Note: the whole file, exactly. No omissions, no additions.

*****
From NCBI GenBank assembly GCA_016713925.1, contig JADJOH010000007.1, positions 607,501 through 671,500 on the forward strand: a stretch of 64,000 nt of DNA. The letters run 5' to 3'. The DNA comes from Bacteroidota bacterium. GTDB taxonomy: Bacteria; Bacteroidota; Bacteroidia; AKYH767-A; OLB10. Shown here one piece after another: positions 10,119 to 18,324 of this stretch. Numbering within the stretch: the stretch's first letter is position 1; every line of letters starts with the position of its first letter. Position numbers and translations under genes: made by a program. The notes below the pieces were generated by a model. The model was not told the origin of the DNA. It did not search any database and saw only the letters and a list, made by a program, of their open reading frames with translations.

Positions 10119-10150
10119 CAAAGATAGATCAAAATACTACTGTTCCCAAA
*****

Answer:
From NCBI GenBank assembly GCA_016713925.1, contig JADJOH010000007.1, positions 607,501 through 671,500 on the forward strand: a stretch of 64,000 nt of DNA. The letters run 5' to 3'. The DNA comes from Bacteroidota bacterium. GTDB taxonomy: Bacteria; Bacteroidota; Bacteroidia; AKYH767-A; OLB10. Shown here one piece after another: positions 10,119 to 18,324 of this stretch. Numbering within the stretch: the stretch's first letter is position 1; every line of letters starts with the position of its first letter. Position numbers and translations under genes: made by a program. The notes below the pieces were generated by a model. The model was not told the origin of the DNA. It did not search any database and saw only the letters and a list, made by a program, of their open reading frames with translations.

Positions 10119-10150
10119 CAAAGATAGATCAAAATACTACTGTTCCCAAA